An Introduction to Political Economy by R Page Arnot

By R Page Arnot

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The author shows in particular chat personal and factional rivalries among the Nation· alists weakened the action of this lobby at the very time when its support was most needed. cs· tion of Formosa: sec Tsou 1 963: 527-38. " Cohen, Warren I. 1 980: 29-30. � Dtpartment oJState Bulktin, January 16, 1 959, p. 79, quoted in Tsou 1 963: 5 3 1 . " Cohen, Warren I. 1 980: 26-32 and 43. " Barrett 1 988: 1 30- 1 . 29 FRAGMENTS OF AN UNFINISHED WAR any political commitment to Chiang Kai-shek so as to detach the PRC from the Soviet orbit or, failing that, to encourage the 'liberal reformists' to take power in Taiwan.

19 According to Phillips, 'In mid- 1 946, none of the eight heads of administrative offices and only twenty-two of the top 296 government officials on the island were Taiwan­ ese. Moreover, islanders made up only a small portion of mid-level officials in the various departments. Opportunities for employment and influence at all levels declined after the war as the bureaucracy shrank from 85,000 persons (including Japanese and Taiwanese) in 1 944 to 44,000 in 1 946. The Nationalists sent about 28,000 officials to the island.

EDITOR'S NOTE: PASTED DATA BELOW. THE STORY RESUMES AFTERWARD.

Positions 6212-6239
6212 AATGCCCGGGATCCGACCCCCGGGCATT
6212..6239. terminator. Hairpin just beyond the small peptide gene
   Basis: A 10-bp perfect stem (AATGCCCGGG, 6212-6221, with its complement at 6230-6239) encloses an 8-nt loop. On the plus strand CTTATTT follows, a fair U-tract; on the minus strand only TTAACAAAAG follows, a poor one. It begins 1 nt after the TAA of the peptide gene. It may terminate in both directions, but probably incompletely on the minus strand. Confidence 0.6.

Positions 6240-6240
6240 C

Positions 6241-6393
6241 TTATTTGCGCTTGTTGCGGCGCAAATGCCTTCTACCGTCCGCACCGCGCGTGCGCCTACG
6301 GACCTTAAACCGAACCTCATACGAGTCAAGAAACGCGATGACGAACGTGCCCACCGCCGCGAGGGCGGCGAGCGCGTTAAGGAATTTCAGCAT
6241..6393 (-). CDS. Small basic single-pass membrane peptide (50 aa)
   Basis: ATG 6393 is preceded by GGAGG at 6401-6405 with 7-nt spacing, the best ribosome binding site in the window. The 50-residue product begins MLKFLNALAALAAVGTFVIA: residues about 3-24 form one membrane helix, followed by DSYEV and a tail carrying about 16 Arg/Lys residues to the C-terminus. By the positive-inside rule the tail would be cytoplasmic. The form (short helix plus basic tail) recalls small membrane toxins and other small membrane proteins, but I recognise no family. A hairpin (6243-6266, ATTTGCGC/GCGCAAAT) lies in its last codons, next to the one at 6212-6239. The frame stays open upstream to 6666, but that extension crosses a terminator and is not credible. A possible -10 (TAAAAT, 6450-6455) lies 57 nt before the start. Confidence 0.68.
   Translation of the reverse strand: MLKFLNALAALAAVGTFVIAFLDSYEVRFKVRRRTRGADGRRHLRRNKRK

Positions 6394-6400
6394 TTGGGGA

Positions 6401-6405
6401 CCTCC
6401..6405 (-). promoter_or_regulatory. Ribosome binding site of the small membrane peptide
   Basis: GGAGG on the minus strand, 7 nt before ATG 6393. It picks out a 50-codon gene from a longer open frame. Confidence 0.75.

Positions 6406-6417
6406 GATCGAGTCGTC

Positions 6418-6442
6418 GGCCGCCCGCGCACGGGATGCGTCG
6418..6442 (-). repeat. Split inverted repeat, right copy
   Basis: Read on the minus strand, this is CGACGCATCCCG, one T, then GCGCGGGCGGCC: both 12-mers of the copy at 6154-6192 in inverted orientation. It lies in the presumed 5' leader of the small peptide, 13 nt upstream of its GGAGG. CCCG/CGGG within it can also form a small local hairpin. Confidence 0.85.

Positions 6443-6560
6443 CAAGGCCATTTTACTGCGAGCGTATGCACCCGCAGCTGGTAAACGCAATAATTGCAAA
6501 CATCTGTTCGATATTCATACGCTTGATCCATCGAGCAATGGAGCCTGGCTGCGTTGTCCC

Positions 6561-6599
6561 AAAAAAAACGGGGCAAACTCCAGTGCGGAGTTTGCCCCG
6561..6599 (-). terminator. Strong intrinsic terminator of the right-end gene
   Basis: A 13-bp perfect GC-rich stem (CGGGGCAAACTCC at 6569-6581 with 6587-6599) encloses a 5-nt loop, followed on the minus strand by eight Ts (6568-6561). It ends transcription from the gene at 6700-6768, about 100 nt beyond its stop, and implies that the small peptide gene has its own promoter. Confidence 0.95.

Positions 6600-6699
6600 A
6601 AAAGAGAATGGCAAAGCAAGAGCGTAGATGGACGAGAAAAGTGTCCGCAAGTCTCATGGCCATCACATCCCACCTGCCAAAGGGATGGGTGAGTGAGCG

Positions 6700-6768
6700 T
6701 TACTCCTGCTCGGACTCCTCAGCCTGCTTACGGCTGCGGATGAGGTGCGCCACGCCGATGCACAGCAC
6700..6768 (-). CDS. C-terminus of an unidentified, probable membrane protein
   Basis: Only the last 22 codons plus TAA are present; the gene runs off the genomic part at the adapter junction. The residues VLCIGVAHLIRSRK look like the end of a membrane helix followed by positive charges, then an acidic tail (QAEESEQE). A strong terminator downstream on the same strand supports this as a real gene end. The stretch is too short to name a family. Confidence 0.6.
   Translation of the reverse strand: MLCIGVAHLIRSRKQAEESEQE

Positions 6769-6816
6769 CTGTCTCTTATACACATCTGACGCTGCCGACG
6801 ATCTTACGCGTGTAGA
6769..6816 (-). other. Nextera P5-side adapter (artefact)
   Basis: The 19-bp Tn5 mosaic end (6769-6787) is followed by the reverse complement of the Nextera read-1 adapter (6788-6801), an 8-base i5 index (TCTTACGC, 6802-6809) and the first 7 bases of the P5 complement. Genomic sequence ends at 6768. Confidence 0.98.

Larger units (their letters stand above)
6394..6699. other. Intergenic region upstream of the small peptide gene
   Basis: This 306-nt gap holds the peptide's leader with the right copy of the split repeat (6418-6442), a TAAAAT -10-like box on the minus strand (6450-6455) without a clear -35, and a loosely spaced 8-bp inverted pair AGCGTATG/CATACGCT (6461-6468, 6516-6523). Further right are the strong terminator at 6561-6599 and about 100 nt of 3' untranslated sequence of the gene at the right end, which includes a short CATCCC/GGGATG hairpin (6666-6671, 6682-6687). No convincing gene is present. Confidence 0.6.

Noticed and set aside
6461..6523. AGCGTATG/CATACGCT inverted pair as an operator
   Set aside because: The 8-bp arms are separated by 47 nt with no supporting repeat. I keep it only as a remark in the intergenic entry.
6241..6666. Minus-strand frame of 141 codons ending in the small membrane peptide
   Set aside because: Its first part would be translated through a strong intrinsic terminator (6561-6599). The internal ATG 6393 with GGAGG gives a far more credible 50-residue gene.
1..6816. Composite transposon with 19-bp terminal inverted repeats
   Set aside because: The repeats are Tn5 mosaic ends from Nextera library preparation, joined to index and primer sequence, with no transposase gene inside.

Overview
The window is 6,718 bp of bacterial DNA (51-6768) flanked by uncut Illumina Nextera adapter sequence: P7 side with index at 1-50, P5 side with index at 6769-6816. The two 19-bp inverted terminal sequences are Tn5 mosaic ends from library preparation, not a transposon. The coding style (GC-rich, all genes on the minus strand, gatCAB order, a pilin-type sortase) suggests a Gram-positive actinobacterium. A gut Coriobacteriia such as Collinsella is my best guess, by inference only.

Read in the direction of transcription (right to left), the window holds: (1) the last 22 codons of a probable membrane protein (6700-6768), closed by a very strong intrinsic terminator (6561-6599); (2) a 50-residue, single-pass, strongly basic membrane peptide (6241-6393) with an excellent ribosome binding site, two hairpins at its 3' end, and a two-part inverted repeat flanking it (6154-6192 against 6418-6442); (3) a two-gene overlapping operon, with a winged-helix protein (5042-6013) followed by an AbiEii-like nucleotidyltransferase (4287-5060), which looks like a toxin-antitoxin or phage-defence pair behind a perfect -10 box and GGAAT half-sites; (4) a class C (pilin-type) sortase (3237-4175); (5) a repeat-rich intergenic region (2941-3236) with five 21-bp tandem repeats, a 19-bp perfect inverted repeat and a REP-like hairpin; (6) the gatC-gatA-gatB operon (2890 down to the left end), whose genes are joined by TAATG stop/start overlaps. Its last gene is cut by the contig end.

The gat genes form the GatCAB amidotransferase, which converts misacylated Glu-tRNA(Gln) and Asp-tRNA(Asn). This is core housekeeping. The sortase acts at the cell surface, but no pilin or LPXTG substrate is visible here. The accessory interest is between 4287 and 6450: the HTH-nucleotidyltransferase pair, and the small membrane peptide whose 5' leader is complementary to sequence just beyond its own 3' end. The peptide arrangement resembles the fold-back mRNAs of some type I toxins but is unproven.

39 Lai, Myers and Wei 1 99 1 : 1 39 - 1 40 . , Phillips 2003, 85. �1 'Those who thought like the Japanese and opposed us were young people under 35 years of age, most of whom did not know anything about China and only looked down on the Chinese, soiled the cultural system of China, and considered that noth­ ing was as good as the Japanese. ' Remarks made by Chen Yi cited in Lai, Myers and Wei 1 99 1 : 1 39. " Phillips 2003, 83. H Founded clandestinely in the French Concession in Shanghai on April 1 5, 1 928, the Taiwanese Communist Party suffered from its dual subordination to the CCP and the Japanese Communist Party: established as a national section of the latter under the leadership of the Cominccrn, the Taiwanese Communist Party was under the de facto leadership of the CCP and this dual allegiance fostered factionalism within the Taiwanese parry.

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